SUDDENLY, the nights are drawing in. The sky is filling with the smoky grey clots of churning vapour that herald the annual return of Boreas and his frigid kingdom of shade and bluster. Worst of all, men, women and children are forced to eat their tea in the dark because no-one has invented the light bulb yet.
From the darkness rises our saviour, St. Desmond, at the vanguard of the heroic Crusade for Change. Where the Daily Express leads, an army 29 million strong follows…
Wait, 29 million? That sounds a bit much, surely? The turnout at the last general election was only 29.6 million – are you telling me as many people care about the Daily Express‘s “crusade” as care about national politics in general?
In fact, all that happened is that Santander carried out a survey, and 58% of those polled said that the government should look at the current Summer Time system. Not that they definitely agreed with the Express, just that they thought it might be worth checking. The Daily Express has then multiplied this figure by 50 million – a ballpark estimate of the population of England – and assumed that therefore 29 million people must be in favour.
Without being able to see the survey, there’s no way of knowing how representative of the British population this survey is. Already though, one thing seems clear; while the Express talks about 29 million Britons, it might be more accurate to say 29 million Englanders. Messing with British Summer Time is somewhat less popular in Scotland and the North of England, as the Daily Express itself secretly recognises.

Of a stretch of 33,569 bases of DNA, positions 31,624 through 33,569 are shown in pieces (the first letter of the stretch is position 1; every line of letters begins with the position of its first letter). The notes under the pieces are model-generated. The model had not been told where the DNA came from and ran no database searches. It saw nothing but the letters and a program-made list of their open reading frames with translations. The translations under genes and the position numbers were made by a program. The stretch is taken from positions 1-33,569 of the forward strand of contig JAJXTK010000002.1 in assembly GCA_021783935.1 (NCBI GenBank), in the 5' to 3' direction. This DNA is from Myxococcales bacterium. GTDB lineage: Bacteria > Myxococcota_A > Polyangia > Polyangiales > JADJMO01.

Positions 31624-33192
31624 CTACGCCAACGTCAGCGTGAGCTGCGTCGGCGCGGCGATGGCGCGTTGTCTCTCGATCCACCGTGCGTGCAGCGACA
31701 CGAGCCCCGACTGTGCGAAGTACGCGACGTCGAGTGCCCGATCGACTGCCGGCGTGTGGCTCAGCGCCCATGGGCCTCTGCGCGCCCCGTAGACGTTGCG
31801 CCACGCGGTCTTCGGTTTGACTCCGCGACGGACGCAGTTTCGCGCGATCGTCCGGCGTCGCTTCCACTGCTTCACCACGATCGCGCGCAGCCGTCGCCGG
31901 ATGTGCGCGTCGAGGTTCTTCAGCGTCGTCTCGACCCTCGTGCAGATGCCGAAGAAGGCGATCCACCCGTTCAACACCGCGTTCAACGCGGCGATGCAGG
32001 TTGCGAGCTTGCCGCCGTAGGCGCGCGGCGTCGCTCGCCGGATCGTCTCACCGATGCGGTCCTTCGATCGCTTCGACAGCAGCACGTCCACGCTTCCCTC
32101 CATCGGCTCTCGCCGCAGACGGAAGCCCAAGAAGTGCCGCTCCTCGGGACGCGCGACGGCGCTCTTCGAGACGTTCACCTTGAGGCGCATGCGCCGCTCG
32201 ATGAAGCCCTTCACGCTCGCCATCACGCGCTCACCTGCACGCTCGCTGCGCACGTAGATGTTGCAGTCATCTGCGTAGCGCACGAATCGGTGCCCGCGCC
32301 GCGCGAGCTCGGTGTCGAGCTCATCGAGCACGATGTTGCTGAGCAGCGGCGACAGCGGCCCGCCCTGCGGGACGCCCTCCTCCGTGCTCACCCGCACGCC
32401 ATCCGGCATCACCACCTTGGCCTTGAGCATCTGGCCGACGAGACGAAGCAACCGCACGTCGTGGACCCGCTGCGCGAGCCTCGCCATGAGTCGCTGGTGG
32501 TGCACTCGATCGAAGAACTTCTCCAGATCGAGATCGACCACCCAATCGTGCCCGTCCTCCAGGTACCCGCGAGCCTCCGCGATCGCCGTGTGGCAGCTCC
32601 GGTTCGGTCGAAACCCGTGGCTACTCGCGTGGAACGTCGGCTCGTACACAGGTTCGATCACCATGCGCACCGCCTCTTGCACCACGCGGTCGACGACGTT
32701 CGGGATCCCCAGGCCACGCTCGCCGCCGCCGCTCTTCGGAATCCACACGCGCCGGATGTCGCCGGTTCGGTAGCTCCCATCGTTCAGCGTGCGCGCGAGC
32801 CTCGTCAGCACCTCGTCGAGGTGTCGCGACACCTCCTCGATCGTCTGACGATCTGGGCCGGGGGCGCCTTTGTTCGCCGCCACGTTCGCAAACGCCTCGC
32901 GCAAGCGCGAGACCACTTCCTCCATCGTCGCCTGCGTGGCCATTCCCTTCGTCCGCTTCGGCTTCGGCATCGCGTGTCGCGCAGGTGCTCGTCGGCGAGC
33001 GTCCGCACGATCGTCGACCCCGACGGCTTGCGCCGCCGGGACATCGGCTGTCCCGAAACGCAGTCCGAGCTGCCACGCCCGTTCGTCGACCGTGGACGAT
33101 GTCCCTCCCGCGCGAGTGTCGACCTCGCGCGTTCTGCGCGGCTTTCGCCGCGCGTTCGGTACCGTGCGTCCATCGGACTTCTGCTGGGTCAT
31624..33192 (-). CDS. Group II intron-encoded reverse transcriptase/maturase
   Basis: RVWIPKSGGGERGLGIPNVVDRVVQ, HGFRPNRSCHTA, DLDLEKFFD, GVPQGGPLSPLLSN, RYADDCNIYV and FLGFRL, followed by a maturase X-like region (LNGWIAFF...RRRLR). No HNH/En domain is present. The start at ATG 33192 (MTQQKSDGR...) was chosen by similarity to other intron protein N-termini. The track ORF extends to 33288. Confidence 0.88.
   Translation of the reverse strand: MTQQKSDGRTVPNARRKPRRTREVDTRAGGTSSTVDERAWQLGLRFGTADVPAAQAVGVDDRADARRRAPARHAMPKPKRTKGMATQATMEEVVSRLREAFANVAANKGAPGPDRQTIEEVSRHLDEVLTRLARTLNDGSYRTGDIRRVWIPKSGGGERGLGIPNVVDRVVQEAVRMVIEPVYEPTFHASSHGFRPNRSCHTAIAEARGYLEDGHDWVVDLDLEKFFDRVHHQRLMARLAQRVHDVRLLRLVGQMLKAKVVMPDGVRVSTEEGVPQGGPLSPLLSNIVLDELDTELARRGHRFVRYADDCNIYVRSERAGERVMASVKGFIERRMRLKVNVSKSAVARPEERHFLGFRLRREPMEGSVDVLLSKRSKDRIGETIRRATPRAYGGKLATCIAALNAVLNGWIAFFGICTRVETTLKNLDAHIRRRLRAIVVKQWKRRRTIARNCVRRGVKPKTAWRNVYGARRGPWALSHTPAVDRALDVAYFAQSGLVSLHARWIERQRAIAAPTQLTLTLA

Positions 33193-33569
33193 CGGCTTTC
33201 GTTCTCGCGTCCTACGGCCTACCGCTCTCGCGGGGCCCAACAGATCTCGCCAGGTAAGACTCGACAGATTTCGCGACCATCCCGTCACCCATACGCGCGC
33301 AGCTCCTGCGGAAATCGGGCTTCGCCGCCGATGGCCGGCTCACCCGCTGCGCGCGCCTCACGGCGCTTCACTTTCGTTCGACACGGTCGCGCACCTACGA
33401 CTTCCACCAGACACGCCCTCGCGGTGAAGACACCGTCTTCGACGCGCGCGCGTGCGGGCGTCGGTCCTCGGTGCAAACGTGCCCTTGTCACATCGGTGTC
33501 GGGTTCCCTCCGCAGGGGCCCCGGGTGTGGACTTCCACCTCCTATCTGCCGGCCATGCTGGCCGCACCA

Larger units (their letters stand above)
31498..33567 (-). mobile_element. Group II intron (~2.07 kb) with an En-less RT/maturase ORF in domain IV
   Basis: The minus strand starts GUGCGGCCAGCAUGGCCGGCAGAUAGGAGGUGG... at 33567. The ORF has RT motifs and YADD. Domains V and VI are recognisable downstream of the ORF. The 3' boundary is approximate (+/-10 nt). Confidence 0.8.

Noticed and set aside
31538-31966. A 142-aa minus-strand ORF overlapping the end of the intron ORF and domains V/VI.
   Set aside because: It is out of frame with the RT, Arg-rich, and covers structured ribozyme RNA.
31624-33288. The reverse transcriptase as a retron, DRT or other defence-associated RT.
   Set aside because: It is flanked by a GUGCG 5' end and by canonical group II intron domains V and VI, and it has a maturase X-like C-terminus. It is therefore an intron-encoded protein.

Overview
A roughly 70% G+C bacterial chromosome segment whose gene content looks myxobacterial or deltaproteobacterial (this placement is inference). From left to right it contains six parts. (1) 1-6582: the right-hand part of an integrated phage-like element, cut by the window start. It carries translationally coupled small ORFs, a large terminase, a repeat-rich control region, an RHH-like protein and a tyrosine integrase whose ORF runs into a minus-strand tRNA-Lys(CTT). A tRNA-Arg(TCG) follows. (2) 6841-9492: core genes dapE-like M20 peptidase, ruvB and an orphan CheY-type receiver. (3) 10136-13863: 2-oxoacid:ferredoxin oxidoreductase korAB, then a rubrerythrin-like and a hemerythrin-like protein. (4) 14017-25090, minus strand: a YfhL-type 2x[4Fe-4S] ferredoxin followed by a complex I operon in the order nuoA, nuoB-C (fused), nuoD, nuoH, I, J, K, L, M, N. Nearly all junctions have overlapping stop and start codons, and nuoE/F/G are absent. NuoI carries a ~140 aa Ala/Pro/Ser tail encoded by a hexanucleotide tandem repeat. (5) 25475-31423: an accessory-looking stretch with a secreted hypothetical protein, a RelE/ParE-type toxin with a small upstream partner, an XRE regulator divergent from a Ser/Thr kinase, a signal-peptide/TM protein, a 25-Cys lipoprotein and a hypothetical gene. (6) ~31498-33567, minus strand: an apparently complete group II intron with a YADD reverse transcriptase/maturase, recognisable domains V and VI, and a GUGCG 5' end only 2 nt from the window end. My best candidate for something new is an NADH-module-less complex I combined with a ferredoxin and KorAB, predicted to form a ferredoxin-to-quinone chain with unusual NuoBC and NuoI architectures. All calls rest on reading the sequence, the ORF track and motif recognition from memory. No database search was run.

Let’s look at some of the other findings of the study.
According to the study, 45 per cent will feel unusually depressed during the daylight-starved winter months.
Concerns are also mounting about children walking home in the dark and the danger of personal injury, with one in four people saying they feel more at risk as evenings draw in.
In addition, some 36 per cent – 17.7 million people – believe there is an increased chance of road traffic accidents, and one in four also insist they feel more at risk from burglary.
In other words, 3 in 4 do not feel more at risk, 64% of people did not say they believed there was an increased chance of road traffic accidents, and 3 in 4 do not feel at risk of burglary. Bringing seasonal affective disorder (winter depression) into this is a low blow – it appears to be caused not by clock changes, but just by the fact that there is less light overall during winter.
I’m not sure how much difference clock changes would have to some of those anyway. There is good evidence that “double summer time” reduces traffic accidents in England (but raises them in Scotland), but I couldn’t find any evidence about the others – there are some papers on whether clock changes can cause depression, but the conclusions look, well, inconclusive.
So, in the interests of improving the state of mathematics, I’m going to poll the entire world about whether the Daily Express needs remedial lessons on how to use statistics and surveys. That means potentially upwards of 6,877,939,067 voters, all weighing in. Lend us your opinion, have your say, and help my Crusade for Change!
(Hat tip to Exclarotive)